Art & Commerce

by Dan Daley • in
  • Last Word
  • May 2018
• Created: May 2, 2018

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Art and commerce have been uneasy bedfellows for centuries, and it hasn’t been getting any easier lately.

The great composers of the classical era had to balance following their muse with finding affluent patrons who would help with the rent. The music business from the late 1960s into the ‘90s was a remarkable exception to this formula, and quite frankly an economic outlier in 2,000 years of professional musicianship. Musicians of that time made a point of thumbing their noses at crass commercialism, something made easier by the largess of a record industry swimming in cash, first from rock & roll’s enthrallment of what would come to be known as the Baby Boom generation, and later from the vast amounts of money minted by the Compact Disc. This was a time when you could spend as much on a single music video as on making an entire LP – all of which cost more than the average house at the time – and no one batted an eye.

But that’s all changed.

After digital ripping ripped the rug out from under the CD more than a dozen years ago, musicians came around to the idea that maybe being “commercial” wasn’t all that bad. Thus, we have Taylor Swift partnering with AT&T, Jay-Z hooking up with Samsung, and Ozzy Osbourne and Pepsi all teaming up for product launches – theirs and their sponsors’. So knowing all that, what are we to make of when another kind of artist – a luthier, for example – has a head-on encounter with the exigencies of corporate bean counting? That’s what’s been going on at Heritage Guitars, the company established by former Gibson Guitar craftsmen who stayed behind in Kalamazoo, Michigan after Gibson moved its manufacturing to Nashville 34 years ago. Heritage leaned heavily on its craftsmanship for marketing its guitars as well as building them, but then its owners – luthiers themselves – sold the company to PlazaCorp, a real estate developer that also happened to own the building Heritage was housed in. PlazaCorp didn’t do away with Heritage, but it did apply some severe new efficiencies, including assigning neck and other critical manufacturing to a CNC (Computer Numerical Control) system. In the process, 10 crafts workers were let go, and they were followed out the door sympathetically by four of their colleagues.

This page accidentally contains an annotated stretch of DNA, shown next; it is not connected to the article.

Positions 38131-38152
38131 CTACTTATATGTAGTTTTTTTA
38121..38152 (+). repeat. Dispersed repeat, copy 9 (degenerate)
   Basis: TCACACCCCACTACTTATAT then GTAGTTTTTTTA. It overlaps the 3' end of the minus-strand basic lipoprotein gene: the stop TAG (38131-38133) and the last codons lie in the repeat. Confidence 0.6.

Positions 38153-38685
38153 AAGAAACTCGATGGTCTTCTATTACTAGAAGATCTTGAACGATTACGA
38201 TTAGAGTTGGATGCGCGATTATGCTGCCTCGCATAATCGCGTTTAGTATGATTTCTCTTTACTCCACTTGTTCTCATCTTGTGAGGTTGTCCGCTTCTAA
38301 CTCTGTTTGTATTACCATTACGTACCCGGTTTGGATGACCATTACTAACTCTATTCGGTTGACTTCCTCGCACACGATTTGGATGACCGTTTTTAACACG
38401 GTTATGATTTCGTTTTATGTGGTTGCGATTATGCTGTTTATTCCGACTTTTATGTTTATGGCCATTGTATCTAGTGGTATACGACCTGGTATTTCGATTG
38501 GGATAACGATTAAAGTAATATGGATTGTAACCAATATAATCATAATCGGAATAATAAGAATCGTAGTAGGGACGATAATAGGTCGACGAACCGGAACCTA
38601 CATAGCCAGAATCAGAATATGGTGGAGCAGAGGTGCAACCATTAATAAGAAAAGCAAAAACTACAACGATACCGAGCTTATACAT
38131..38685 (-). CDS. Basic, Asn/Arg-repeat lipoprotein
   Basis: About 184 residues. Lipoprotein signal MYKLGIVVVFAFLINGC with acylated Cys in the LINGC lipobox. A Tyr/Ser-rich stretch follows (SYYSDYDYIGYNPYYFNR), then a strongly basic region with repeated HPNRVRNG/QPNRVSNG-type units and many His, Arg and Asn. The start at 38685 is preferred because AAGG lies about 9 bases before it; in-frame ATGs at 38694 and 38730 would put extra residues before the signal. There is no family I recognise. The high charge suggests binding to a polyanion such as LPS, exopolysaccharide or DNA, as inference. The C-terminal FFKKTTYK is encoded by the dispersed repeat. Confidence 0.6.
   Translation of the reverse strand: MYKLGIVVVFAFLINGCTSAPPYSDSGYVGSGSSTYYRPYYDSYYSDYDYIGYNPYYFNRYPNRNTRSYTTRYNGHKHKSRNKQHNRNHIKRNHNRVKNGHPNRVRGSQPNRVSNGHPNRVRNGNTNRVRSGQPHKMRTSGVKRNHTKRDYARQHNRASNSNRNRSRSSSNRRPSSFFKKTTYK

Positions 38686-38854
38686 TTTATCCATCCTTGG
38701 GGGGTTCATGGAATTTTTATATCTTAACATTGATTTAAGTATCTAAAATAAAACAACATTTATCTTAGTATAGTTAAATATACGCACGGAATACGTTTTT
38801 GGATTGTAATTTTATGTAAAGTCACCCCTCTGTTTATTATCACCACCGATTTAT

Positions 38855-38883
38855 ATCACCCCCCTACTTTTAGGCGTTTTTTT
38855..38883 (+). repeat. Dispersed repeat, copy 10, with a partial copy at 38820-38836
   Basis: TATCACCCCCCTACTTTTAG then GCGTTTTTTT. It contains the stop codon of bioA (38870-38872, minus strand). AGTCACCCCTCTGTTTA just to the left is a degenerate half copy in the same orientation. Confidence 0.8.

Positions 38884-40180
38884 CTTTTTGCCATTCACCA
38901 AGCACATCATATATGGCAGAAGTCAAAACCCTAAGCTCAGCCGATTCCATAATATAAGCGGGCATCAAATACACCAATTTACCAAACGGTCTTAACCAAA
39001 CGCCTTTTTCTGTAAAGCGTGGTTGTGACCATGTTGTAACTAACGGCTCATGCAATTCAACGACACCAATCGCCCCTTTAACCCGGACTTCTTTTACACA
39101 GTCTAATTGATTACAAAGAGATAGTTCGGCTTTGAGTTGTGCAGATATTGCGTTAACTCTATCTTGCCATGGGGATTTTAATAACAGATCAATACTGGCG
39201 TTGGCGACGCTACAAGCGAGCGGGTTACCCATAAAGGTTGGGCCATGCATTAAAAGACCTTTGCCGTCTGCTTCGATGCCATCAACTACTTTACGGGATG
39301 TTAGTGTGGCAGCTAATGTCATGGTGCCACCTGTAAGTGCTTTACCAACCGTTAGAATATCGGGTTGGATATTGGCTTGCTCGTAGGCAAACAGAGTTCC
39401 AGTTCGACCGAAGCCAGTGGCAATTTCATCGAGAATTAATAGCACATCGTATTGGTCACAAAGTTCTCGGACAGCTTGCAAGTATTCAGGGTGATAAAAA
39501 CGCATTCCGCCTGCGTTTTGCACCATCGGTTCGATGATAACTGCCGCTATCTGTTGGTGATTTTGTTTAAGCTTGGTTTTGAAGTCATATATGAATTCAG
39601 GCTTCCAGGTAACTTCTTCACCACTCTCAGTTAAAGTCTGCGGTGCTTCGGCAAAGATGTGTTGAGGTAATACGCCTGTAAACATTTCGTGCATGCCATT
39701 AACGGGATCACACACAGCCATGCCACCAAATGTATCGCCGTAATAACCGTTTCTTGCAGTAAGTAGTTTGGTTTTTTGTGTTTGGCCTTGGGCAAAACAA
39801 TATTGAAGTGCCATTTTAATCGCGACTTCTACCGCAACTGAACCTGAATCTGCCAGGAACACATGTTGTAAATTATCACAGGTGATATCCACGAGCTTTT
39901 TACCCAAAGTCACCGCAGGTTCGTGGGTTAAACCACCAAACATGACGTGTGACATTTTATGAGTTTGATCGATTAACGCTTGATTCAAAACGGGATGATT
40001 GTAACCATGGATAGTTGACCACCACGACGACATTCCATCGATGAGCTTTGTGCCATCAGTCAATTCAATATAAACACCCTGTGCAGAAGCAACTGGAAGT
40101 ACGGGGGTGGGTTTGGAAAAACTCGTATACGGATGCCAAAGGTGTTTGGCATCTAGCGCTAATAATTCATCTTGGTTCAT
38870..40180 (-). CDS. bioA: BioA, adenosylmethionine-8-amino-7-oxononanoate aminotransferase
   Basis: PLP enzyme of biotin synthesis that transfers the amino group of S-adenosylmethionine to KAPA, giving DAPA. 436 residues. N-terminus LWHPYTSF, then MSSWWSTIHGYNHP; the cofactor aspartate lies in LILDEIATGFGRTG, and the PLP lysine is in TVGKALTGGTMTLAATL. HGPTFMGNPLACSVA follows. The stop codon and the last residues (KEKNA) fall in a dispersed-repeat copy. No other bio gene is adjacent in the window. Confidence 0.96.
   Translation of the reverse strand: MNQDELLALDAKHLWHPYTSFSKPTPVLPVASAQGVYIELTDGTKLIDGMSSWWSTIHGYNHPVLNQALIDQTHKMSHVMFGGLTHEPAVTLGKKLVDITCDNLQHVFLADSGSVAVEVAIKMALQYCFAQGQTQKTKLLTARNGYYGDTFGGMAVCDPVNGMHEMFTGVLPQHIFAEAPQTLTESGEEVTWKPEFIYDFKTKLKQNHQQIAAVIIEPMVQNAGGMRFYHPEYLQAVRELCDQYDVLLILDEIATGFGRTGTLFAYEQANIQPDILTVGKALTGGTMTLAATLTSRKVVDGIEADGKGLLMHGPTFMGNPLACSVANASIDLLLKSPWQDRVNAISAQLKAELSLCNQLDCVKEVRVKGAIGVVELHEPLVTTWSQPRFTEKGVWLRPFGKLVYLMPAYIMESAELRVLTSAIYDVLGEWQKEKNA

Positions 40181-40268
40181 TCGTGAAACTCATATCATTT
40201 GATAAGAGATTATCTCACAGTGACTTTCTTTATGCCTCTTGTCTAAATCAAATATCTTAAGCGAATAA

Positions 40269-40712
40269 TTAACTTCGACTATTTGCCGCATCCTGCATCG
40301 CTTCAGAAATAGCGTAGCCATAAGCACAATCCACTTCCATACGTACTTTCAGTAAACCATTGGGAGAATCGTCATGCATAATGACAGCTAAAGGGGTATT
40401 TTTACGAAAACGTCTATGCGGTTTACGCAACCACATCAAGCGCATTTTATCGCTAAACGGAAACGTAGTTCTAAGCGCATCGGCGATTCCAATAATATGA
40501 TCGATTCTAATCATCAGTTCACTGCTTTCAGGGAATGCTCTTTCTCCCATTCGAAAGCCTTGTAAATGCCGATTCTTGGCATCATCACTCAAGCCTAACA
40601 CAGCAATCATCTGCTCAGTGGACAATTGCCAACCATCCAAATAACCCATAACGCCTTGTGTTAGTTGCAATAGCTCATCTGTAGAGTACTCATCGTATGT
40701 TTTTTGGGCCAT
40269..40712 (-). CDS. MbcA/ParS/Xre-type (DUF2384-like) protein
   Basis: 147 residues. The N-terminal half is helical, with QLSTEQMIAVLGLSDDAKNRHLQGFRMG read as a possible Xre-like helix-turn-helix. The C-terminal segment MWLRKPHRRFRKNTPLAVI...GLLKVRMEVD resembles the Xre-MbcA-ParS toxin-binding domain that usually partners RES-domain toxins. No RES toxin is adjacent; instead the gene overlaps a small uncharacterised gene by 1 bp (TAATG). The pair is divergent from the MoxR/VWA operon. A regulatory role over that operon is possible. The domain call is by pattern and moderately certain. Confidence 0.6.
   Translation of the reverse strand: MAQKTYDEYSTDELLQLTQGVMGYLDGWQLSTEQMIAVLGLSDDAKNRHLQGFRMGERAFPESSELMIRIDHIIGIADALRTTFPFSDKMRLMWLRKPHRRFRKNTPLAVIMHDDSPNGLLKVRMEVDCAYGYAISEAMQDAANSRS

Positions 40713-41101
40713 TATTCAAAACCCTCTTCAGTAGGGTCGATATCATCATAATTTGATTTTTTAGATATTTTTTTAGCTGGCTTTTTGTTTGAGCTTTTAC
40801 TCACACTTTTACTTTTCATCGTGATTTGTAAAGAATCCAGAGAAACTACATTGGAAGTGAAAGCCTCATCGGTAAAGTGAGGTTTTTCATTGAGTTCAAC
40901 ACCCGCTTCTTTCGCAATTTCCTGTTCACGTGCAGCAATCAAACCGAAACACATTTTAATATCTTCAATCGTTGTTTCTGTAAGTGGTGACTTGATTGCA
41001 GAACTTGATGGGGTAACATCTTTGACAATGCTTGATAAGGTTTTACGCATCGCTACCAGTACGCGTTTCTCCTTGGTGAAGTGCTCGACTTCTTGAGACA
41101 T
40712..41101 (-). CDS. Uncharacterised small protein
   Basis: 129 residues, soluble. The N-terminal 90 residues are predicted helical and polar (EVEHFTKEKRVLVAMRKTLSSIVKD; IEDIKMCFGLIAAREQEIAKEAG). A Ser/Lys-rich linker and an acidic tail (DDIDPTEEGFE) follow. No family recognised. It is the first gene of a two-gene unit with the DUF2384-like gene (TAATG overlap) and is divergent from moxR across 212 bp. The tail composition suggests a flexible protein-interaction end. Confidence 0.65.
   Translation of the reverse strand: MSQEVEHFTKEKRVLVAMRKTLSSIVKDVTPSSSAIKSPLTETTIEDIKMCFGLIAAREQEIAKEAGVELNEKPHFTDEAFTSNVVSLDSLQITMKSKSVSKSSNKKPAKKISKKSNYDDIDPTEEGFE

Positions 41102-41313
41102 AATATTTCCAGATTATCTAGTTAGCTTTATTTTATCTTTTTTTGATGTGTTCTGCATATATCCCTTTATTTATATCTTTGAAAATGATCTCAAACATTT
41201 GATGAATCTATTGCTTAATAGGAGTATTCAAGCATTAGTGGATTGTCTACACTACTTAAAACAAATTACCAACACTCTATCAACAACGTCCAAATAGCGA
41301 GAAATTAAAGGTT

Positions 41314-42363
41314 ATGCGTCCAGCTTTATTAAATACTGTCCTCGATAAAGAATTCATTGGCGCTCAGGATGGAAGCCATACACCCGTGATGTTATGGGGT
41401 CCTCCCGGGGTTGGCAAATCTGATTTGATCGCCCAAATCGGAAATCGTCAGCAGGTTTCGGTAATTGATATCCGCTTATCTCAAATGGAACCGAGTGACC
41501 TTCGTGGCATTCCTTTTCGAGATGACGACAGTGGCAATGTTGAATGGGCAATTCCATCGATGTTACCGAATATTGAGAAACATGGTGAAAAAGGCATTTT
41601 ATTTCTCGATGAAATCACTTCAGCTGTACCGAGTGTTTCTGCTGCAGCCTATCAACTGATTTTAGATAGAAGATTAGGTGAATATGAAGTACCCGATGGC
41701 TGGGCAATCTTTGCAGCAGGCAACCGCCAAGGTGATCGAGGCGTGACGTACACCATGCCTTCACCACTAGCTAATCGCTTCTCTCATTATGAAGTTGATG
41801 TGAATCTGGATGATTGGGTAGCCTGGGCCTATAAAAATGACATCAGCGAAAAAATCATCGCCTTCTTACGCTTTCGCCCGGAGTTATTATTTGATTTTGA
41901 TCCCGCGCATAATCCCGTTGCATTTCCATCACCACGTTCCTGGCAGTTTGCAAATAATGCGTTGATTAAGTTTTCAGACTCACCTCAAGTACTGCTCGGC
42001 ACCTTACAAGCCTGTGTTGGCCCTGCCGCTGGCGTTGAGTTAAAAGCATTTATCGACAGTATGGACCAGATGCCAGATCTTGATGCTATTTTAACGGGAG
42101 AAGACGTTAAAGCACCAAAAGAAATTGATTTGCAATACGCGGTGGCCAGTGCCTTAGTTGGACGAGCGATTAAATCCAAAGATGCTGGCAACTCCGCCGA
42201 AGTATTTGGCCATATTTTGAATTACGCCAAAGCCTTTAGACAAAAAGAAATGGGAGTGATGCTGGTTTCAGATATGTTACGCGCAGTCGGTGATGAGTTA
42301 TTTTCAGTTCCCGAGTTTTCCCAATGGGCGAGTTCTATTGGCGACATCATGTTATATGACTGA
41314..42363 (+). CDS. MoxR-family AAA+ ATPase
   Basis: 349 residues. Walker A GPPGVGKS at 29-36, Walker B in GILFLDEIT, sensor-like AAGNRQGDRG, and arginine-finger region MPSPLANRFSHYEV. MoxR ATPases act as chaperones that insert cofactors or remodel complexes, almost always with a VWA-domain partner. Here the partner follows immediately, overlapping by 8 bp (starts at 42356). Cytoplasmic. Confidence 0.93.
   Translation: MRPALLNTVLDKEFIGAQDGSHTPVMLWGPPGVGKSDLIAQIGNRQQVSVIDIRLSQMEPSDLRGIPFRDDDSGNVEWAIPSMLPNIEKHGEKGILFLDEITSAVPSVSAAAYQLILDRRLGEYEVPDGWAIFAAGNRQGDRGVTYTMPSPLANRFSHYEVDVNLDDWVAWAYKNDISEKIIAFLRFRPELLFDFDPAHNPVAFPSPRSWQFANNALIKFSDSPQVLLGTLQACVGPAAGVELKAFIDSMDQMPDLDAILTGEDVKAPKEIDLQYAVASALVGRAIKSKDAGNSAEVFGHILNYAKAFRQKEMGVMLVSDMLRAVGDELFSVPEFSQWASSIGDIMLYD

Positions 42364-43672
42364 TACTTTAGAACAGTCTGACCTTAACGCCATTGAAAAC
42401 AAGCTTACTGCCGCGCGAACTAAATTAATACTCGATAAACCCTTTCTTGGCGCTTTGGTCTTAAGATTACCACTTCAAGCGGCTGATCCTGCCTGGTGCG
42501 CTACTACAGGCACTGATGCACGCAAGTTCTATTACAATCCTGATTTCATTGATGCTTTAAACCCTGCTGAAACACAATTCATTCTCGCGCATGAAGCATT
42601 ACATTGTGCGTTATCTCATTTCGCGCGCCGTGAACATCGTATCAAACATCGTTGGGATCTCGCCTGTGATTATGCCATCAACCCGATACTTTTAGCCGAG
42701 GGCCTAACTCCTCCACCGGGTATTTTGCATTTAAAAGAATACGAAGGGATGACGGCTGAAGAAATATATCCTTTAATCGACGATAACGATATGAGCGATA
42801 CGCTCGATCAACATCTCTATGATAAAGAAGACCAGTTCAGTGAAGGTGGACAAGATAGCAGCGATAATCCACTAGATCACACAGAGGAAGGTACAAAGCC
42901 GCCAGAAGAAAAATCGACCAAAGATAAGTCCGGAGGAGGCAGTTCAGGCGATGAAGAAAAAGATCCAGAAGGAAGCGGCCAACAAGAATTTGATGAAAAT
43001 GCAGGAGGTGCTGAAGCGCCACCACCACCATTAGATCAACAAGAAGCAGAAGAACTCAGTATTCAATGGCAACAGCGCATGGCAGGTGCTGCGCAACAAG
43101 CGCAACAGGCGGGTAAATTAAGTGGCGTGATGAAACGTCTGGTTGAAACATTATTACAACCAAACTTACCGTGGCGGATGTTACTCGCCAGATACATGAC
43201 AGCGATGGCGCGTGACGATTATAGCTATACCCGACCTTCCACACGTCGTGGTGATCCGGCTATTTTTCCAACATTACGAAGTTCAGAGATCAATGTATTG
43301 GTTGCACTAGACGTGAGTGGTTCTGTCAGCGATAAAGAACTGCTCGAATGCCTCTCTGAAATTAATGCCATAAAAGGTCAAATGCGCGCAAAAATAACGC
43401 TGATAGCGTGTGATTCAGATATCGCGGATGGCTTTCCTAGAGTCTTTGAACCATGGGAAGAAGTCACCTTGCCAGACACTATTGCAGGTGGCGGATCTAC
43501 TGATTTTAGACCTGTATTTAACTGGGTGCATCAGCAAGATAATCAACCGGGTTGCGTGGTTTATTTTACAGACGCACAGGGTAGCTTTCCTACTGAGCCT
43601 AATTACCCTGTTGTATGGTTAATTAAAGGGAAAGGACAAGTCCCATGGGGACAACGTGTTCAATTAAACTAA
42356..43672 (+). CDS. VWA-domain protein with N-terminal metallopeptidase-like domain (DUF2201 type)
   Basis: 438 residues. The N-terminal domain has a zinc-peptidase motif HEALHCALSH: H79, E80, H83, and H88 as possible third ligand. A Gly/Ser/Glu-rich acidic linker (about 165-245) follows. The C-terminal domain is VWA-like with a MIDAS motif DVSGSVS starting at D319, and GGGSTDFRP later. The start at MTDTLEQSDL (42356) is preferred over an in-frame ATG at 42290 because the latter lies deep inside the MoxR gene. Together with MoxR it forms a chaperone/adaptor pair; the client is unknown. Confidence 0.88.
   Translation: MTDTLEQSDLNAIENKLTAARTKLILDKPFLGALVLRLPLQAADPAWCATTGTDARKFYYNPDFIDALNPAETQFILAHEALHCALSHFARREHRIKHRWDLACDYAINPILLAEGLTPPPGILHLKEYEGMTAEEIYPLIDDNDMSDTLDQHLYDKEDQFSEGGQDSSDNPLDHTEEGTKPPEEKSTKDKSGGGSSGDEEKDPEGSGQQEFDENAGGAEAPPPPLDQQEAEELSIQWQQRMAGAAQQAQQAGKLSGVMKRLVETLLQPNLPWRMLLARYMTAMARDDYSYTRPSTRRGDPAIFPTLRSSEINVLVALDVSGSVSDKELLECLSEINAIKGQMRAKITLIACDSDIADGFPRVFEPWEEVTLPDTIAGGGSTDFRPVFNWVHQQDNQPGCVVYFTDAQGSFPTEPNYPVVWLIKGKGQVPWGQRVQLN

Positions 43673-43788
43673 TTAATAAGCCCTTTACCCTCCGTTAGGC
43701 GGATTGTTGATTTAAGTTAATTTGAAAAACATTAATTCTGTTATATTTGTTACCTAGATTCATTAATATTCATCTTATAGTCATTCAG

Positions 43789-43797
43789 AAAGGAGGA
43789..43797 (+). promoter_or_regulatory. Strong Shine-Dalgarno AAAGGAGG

It’s the sort of occurrence that prompts people to choose sides based on far deeper loyalties. Are the luthiers of Heritage among a declining cohort defending quality craftsmanship, a beacon to a world focused too intensely on bottom-line outcomes to understand that no machine can impart a soul to its products? Or are they reactionary Luddites who can’t see that economic efficiencies are needed to create longer-term value for more people, and that they’ll need to acquire skill sets necessary in a more fast-paced business landscape? PlazaCorp seem to be doing a number of important things correctly. For starters, they didn’t shutter the guitar company, and the new measures they’re imposing will help it contend in a super-competitive market sector (retail) and a challenged product category (guitars). They’re also taking a broader view, partnering with Singapore-based music retailer and distributor BandLab Technologies, which also recently acquired the Rolling Stone magazine brand, all of which will help promote, market, and sell those guitars.

They’ve also floated the idea of adding a live entertainment venue, a recording studio, a musical instrument store, a rehearsal space, and a café/restaurant in the building.

On the other hand, when brands built around the ideal of individual craftsmanship get into bed with companies whose main product is capital and whose sole goal is profit, outcomes have often been spotty, at best. Companies from EMI Records to Sears have been seduced and abandoned by VC swains, just loaded with debt and dumped.

Heritage’s departing craftsmen still have a message for us, one that definitely resonates in the America of the moment. Quality does matter, and it’s people who create that quality. It’s noble that they’re willing to bet their futures and those of their loved ones on the importance of that. But Heritage’s new owners at least seem to want to make a go of MI manufacturing. Looking at a company’s financials through the prism of productivity is smart, and not necessarily soulless. There has to be some middle ground here that will keep the hands, hearts and skills of Heritage’s legacy involved in its products and its future, without breaking the bank in the process. I hope they find it.

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